Lack of Robust Data Protection Laws Still a Hindrance to Shaping Policies -Steve Chege

Connected Kenya 2018

Connected Kenya 2018The 2018 staging of Connected Kenya Summit is already live after the opening ceremony was officiated by ICT CS Joe Mucheru. The event, which should come to an end tomorrow, will address key ICT areas, including improving public service delivery by leveraging ICT services, as well as developing and upgrading the National ICT infrastructure, among other focus areas.

Speaking during the afternoon session, Safaricom’s Director for Corporate Affair Mr. Steve Chege discussed the telco’s practices in terms of big data for businesses and policy-making in food security and universal health care. According to the Director, the carrier continues to offer solutions that go beyond carrier services. While the majority of Kenyans associate the corporation with telecoms activities and M-PESA, Safaricom has always strived to make data at its disposal more useful beyond corporate needs.

“Our vast network allows us to have access to critical data. Safaricom’s total data volume is estimated at 5 to 6 petabytes, which is also a quarter the amount of data processed by Google in a day,” notes Mr. Chege.

However, the lack of robust data protection laws has restricted the potential of user data, such as attaching it to universal health care and food security. While that might be the case, Chege reported that Safaricom has managed to connect its customers, and even partnered with third parties to make health care available for the masses.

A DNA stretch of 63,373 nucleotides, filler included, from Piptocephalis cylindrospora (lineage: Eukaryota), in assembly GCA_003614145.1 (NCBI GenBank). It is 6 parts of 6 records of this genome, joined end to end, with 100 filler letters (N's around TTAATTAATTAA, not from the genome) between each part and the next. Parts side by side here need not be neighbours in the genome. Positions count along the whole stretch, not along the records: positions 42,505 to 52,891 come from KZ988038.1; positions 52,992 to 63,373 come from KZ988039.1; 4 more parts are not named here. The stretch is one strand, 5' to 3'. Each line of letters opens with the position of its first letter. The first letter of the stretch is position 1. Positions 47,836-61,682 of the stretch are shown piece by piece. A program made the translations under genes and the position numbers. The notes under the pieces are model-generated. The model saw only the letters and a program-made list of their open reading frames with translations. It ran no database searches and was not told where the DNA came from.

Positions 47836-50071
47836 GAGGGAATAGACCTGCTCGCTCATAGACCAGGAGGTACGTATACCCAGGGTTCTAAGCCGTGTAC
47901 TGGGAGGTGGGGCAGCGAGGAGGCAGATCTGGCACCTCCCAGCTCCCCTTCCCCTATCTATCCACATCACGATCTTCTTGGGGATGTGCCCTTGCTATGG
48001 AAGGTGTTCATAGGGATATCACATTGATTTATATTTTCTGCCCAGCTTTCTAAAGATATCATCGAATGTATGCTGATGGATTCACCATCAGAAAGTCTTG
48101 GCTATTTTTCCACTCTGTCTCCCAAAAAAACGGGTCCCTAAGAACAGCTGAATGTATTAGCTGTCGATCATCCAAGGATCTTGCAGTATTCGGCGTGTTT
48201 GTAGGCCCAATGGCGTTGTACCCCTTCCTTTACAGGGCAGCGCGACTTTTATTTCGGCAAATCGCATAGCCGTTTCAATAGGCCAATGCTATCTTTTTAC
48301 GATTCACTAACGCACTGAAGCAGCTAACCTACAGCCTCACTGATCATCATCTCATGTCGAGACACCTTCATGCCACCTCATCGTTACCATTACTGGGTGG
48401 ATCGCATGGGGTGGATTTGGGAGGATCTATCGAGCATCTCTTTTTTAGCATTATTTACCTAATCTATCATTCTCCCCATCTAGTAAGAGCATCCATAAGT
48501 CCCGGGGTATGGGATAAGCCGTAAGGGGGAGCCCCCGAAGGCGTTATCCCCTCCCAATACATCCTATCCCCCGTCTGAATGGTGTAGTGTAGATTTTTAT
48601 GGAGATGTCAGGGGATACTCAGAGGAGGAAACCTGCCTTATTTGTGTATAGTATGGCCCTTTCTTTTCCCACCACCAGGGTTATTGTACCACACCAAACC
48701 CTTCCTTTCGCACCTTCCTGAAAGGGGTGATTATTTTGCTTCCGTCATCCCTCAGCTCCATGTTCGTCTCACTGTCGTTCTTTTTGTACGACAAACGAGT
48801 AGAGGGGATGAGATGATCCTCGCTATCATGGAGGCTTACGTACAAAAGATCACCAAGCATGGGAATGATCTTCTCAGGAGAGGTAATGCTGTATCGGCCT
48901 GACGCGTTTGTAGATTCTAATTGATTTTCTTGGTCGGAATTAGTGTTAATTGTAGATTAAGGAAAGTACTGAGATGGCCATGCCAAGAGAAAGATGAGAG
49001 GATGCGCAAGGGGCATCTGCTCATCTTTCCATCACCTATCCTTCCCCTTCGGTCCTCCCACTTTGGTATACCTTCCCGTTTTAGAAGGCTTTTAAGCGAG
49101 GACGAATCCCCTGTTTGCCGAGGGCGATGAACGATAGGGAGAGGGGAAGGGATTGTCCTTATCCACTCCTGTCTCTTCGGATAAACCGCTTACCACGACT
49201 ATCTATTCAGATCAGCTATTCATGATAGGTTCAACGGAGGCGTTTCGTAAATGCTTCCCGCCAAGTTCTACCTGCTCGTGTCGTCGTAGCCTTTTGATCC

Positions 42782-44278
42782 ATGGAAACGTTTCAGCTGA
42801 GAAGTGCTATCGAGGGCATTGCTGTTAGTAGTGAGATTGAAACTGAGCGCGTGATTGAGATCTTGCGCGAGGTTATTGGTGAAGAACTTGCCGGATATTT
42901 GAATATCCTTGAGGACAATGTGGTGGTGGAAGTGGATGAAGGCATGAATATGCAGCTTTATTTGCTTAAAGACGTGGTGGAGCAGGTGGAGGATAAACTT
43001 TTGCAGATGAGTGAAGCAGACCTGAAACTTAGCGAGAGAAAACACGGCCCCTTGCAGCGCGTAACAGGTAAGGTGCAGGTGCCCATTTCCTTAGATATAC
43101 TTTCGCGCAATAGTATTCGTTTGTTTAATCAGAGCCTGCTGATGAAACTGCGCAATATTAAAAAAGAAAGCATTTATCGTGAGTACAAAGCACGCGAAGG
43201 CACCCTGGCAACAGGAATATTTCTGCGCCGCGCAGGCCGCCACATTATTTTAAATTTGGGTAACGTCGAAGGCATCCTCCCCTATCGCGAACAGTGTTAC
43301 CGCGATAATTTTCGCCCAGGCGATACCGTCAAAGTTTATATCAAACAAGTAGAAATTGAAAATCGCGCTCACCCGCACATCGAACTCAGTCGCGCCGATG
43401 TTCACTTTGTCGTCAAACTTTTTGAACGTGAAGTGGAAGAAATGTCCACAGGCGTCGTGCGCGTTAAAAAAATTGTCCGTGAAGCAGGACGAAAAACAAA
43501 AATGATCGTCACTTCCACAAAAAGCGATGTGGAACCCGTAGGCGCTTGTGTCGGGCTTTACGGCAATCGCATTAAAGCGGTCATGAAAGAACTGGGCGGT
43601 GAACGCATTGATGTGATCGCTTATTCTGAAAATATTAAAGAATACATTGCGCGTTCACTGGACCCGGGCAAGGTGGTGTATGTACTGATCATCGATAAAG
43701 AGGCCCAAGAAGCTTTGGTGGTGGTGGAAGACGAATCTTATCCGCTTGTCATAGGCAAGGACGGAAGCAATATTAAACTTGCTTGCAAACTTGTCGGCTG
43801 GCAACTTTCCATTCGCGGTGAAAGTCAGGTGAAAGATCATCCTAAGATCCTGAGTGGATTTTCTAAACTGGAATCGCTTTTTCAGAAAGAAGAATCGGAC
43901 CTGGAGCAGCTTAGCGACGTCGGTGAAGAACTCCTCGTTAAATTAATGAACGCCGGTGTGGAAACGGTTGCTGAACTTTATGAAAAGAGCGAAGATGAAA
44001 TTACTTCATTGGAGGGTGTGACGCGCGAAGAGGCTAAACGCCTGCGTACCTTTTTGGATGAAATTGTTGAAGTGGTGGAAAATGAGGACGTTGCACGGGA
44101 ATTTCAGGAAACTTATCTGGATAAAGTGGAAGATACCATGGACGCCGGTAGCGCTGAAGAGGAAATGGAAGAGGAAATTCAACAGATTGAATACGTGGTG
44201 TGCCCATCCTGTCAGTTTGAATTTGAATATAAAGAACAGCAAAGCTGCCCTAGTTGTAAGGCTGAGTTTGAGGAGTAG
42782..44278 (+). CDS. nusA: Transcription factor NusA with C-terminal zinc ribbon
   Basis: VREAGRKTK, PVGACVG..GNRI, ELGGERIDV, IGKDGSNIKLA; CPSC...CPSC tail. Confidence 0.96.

To leverage the potential of such data with the purpose of improving health care and food security, Safaricom envisions to shifts its focus from a reactive and product-based perspective to a customer-centric and data-driven company fit in the coming days.

The telco is also working with farmers by equipping their trade with smart sensors to monitor growth and augment farming methodologies.

Lastly, Chege noted that Safaricom has never shared data to third parties due to the aforementioned data protection shortcomings. However, it is collaborating with the ICT ministry and legislators that are pushing for the law to go live sometime in the future. Should that happen, then the telco will have a legal ground to share data in shaping policies that ensure food security and improved universal health care as defined in the Big Four Agenda.